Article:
The term “polarization” has become a buzz word in much the same capacity as “fake news,” “wokeness” and “border security.” I’ve heard the phrase “American politics is so polarized” repeated at almost every talk, discussion or forum tangentially related to politics. What exactly do we mean when we say “polarization?”
I would argue that we, as a society and as a university, are plagued by a very specific type of polarization — one that is driven by visceral emotions rather than ideological differences.
I grew up in a small town on the east coast of New Zealand, where politics didn’t occupy people’s daily lives. I don’t remember ever witnessing or engaging in a “heated” political discussion. From watching news coverage of Trump’s presidency, I suspected that I was in for a cultural shock when I arrived at Stanford last winter.
My first weeks at Stanford were ordinary enough; I didn’t witness any political antagonism. I was convinced that Big Media once again sensationalized reality.
Then, Mike Pence came to Stanford.
And along came the circus.
The Stanford College Republicans (SCR) event took place in Dinkelspiel Auditorium last February. Provocatively titled “How to Save America from the Woke Left,” the event was twice (unrightfully) denied funding by the Undergraduate Senate, before finally being approved by the Constitutional Council.
I remember cringing throughout the event at the pettiness both sides displayed. From the “dunking on the Woke Left” intro and montage of Biden’s gaffes, to the disruptive heckling and trolling questions. The scene reminded me of Call of Duty game chats, where terms like “n00b,” “rkt” and “owned” are thrown around. Politics — a vital element of American society, so I’ve been told — appeared juvenile and shallow.
Through a course on Deliberative Democracy, I have come to learn that what I’d witnessed was the manifestation of “affective polarization,” the tendency to antagonize individuals of rival political groups while favoring those of one’s own group. It is the gap between how much you like the people of your political group and how much you dislike the people of opposing political groups. “Ideological polarization,” on the other hand, is the difference between actual political opinions of different individuals.
Aside from the overtly partisan antagonism between SCR and the rest of Stanford, I have seen affective polarization permeate every aspect of campus life during my time at here. Within dorms, non-progressive students are alienated because of their political beliefs. In classrooms, students avoid “trying on new ideas” in fear that they will be irreversibly bound to their words and placed in an “-ist” bucket. A progressive student I spoke to recently said that they fear their view on policing — specifically, that we should not abolish the police but reform it — would be seen as not progressive enough to their peers.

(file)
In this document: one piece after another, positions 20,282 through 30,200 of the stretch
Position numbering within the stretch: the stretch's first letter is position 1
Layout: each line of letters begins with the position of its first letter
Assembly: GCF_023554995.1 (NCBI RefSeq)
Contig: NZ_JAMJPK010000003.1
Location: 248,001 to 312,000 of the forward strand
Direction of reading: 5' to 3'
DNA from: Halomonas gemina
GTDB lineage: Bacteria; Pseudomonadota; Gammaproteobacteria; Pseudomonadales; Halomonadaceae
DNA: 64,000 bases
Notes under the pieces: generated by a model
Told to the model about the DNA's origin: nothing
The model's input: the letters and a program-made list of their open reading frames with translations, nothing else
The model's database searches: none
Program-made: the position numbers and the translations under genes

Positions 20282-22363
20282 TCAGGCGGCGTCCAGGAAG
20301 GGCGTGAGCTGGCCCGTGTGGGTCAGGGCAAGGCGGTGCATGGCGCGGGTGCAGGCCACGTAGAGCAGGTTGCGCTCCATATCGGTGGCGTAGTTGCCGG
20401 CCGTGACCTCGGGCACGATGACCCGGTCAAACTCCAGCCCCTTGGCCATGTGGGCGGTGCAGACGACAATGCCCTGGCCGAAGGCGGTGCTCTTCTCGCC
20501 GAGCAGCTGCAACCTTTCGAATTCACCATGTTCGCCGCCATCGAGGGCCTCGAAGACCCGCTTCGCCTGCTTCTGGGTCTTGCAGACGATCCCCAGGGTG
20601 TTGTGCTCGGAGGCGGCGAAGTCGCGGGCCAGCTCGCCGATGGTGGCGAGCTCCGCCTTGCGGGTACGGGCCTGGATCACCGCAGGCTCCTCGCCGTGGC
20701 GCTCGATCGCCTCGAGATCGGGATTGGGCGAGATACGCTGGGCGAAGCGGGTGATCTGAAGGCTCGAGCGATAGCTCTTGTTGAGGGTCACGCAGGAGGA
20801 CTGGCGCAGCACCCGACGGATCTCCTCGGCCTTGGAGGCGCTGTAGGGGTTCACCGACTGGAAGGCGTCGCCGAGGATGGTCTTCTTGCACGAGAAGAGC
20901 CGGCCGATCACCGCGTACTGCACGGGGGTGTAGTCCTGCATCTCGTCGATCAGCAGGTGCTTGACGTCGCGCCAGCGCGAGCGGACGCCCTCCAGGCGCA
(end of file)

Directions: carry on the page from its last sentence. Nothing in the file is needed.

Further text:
Affective polarization extends even into extracurricular activities. A sophomore revealed to me that there is a general sentiment within their dance team to not bring on people who have unpopular political views, fearing it would “affect the family dynamic.” They explained that anyone on the team has a no-questions-asked veto during the selection process, which could be used to prevent political “others” from joining the team.
As a participant and an observer, I see three primary causes to the deepening affective polarization on campus, with the first being “social balkanization.” Stanford does a great job fostering diversity through admissions; however, members of this diverse student body nonetheless gravitate towards like-minded people. This reduces the amount of diverse interactions students have, as echo chambers form within dorms and across campus. These self-sorted social groups of like-minded people naturally generate ingroup/outgroup dynamics, increasing affective preference for ingroup members.
Second, students desperately lack the necessary skills and practice needed to discuss contentious issues. To put it crudely, students don’t know how to disagree. This causes the frequent occurrence of poor-quality political discussions that make people walk away feeling hurt, antagonized or unheard. As a result, stronger animosity develops between disagreeing individuals, further amplifying social sorting and exacerbating affective polarization.
In my experience, facilitated classroom discussions about politics have marginally better outcomes — which brings us to the final issue of class format. Sections, which should be intended for discussions, are instead reiterations of lectures. I’ve seen and heard that many instructors of general education courses like COLLEGE and SLE try to push students, who possess a diverse range of views, towards consensus, rather than allowing for disagreement. By forcing students to agree before they are truly persuaded, instructors turn class discussions into mere performative exercises, dissuading students from undertaking genuine attempts at understanding their classmates’ views. This reinforces students’ convictions in their pre-existing views, strengthening ingroup bonds while amplifying the differences (real or perceived) between groups.
I do believe in the notion that universities are microcosms of society; thus, I think if left unattended, affective polarization will wreak greater havoc on the already precarious social and political spheres of American life in the coming years. This is why I want to draw attention to the precise nature of the problem confronting us. If we fall deeper into our ideological silos and the animosity between political groups grows, then our vision of a truly inclusive future will come under threat.
The situation does seem dire, and we are pressed for effective solutions. I hope to elucidate some ways to alleviate affective polarization in my future articles.